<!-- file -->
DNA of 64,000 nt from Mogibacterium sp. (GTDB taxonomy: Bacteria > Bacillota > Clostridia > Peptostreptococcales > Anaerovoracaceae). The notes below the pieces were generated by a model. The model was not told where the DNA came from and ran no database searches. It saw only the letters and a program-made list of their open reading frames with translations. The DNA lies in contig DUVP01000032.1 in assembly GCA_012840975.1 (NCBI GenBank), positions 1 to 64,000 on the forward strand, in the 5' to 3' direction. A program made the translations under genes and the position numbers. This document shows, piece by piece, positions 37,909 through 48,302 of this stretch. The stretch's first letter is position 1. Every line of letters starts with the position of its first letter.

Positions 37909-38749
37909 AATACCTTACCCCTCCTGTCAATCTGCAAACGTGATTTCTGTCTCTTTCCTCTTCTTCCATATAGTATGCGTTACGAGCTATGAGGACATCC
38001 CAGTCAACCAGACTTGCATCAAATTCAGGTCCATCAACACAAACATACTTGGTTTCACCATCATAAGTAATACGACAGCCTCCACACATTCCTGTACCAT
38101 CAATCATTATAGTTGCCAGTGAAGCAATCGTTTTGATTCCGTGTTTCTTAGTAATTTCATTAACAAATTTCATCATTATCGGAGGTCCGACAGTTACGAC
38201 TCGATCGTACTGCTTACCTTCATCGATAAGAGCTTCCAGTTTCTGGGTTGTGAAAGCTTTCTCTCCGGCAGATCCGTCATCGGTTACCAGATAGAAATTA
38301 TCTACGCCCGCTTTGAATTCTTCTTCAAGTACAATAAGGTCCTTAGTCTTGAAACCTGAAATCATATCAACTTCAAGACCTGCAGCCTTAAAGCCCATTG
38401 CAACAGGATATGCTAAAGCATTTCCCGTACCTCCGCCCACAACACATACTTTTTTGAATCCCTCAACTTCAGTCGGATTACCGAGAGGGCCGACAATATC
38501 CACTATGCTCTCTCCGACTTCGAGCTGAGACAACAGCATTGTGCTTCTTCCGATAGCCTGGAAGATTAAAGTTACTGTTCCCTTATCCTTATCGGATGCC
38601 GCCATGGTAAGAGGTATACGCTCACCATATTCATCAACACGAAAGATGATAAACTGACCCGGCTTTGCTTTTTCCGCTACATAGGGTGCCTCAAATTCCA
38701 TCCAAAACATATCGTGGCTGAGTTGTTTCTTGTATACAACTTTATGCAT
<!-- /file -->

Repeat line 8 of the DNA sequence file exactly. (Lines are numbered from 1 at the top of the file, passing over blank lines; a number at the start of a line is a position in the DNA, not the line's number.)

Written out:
38401 CAACAGGATATGCTAAAGCATTTCCCGTACCTCCGCCCACAACACATACTTTTTTGAATCCCTCAACTTCAGTCGGATTACCGAGAGGGCCGACAATATC